Making Hay from the IM Stupid Network

As you may remember, AOL and Yahoo! closed
down their Enterprise IM a few weeks ago
. It

looks like they got a good deal from
Microsoft
: instead of having to create and support their own infrastructure, MS will
just allow their clients to talk to their IM Server, and:

Microsoft will pay AOL and Yahoo a royalty for connecting
to LCS. The companies declined to elaborate on whether these payments
will be based on the number of LCS users connecting to AOL and Yahoo.

You have to think this setup made it easier for the biz people to
tank their own IM servers. Now, instead of taking on the risk of
creating and marketing their own IM servers, they can concentrate on
their “public” IM clients. The more people that use the public
clients, the more money they make from the MS IM Server. Seems like a
good deal to me.

For Microsoft, it helps get over the tipping-point hurdle of IM in
the Enterprise: there’s a certain number of people you need using
compatible IM before it’s useful (and worth paying for). That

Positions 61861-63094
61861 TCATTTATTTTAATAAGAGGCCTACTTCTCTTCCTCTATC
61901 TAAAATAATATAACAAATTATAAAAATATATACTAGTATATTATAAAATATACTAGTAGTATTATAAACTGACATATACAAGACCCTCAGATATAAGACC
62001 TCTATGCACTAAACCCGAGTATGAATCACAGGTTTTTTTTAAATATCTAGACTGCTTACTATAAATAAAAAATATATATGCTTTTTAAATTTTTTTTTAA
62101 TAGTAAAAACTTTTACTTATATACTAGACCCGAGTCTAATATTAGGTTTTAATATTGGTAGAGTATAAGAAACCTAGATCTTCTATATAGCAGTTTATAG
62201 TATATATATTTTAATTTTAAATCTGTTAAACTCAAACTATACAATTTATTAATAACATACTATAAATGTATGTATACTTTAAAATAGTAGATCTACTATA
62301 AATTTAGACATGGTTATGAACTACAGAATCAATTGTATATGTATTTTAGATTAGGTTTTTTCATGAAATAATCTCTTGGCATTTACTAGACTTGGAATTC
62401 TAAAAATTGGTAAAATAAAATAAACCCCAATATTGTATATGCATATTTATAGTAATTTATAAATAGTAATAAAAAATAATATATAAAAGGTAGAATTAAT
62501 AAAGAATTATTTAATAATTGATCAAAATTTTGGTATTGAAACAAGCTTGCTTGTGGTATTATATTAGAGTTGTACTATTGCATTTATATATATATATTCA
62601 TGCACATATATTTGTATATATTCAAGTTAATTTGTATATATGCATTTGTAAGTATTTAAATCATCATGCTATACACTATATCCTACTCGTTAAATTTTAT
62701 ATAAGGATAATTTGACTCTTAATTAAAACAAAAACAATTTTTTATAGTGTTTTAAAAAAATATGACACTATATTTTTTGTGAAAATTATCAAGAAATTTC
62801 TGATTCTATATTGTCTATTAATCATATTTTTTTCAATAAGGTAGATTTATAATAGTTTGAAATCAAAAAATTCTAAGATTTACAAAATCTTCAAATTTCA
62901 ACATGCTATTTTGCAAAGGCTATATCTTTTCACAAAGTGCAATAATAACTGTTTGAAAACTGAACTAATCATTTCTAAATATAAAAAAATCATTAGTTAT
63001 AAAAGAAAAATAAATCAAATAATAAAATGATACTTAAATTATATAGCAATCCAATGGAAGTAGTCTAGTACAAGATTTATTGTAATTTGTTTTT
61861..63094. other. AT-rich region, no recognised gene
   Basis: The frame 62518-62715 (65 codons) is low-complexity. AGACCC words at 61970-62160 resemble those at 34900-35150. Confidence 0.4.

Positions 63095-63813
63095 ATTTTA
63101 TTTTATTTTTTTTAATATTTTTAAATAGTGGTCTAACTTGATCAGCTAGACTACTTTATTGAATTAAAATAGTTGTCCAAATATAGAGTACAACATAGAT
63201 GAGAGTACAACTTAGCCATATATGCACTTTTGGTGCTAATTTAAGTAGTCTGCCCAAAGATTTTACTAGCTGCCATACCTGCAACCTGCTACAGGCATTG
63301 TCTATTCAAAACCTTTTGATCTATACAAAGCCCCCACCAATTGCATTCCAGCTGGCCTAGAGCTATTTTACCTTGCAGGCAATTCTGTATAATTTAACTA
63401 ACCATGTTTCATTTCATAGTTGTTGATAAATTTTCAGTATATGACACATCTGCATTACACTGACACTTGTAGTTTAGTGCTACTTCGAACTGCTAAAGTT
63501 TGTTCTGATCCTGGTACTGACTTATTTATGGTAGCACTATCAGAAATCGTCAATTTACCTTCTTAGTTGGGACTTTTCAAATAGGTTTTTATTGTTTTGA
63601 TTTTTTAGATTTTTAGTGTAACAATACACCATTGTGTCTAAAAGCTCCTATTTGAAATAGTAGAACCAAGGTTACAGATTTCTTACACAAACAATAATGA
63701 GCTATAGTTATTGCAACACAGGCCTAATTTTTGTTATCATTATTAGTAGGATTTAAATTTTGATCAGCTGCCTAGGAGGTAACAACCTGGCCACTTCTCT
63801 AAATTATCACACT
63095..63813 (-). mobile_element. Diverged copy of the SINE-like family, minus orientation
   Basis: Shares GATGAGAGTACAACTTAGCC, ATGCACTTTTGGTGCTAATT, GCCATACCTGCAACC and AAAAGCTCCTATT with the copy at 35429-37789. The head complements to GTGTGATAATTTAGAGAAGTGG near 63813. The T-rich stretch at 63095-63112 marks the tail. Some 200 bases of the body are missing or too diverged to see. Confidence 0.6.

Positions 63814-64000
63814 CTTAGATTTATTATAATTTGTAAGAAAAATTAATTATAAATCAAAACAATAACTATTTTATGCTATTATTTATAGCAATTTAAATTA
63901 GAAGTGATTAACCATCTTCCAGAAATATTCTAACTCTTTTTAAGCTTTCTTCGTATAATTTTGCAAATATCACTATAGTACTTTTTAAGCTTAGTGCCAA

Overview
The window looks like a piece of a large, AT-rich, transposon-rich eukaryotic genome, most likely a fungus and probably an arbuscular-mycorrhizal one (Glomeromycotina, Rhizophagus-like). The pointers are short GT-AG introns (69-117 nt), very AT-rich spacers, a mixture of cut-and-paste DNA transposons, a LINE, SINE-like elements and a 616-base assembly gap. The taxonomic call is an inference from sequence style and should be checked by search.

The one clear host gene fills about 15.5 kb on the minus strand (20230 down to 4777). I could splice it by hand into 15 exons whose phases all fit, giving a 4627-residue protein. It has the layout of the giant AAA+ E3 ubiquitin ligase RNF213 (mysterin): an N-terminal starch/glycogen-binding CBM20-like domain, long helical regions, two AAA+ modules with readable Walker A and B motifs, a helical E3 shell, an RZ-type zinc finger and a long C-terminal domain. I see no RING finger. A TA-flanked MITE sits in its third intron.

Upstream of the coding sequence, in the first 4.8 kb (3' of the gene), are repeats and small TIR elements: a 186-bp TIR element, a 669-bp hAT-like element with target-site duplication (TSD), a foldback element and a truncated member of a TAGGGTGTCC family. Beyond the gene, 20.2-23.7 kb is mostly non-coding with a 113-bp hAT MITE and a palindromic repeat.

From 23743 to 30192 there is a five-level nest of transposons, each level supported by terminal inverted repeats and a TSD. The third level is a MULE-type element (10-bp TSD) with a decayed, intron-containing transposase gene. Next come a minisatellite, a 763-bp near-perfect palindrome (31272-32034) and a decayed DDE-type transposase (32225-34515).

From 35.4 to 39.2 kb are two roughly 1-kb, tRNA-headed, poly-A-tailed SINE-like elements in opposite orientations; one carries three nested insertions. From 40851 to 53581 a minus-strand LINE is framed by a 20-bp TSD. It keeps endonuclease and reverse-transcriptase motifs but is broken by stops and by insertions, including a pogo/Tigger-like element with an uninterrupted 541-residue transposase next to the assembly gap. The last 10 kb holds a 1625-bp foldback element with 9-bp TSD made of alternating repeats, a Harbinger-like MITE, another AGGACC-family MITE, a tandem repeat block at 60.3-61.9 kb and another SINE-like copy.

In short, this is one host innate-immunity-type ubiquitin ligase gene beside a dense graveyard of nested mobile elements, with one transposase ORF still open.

is, if you have 1000 workers, and 1/3 of them use AOL, a 1/3 of them
use MSN, and a 1/3 of them use Yahoo!, IM’s not really that useful. No
one’s going to want to lay out the cash for an IM server that only works
for a 1/3 of your people.

But, if all of those clients (or a majority of them) can
interoperate, you can get actual value from paying for the
server. And, of course, there’s all sorts of other features you can
build into applications (like Office), e.g.,:

if Outlook’s calendar shows a person in a meeting, it can
route voice calls to that person’s cell phone. Or, if someone sends an
IM to a user, the software can then prompt a Net phone call and record
a voice message.

Again, if only a 1/3 of your people can benefit from this, when a
sales rep is trying to sell you on Office 2050 with this feature,
you’ll say “so what, Office 2000 works fine, no need to upgrade.”
But, if everyone can benefit, then it’s a much better selling
point.

Anyhow, point being: it seems like a shrewd move, for all parties
involved, to allow their IM’s to interoperate. I guess it’s one of
those “everyone can benefit from the stupid network” things.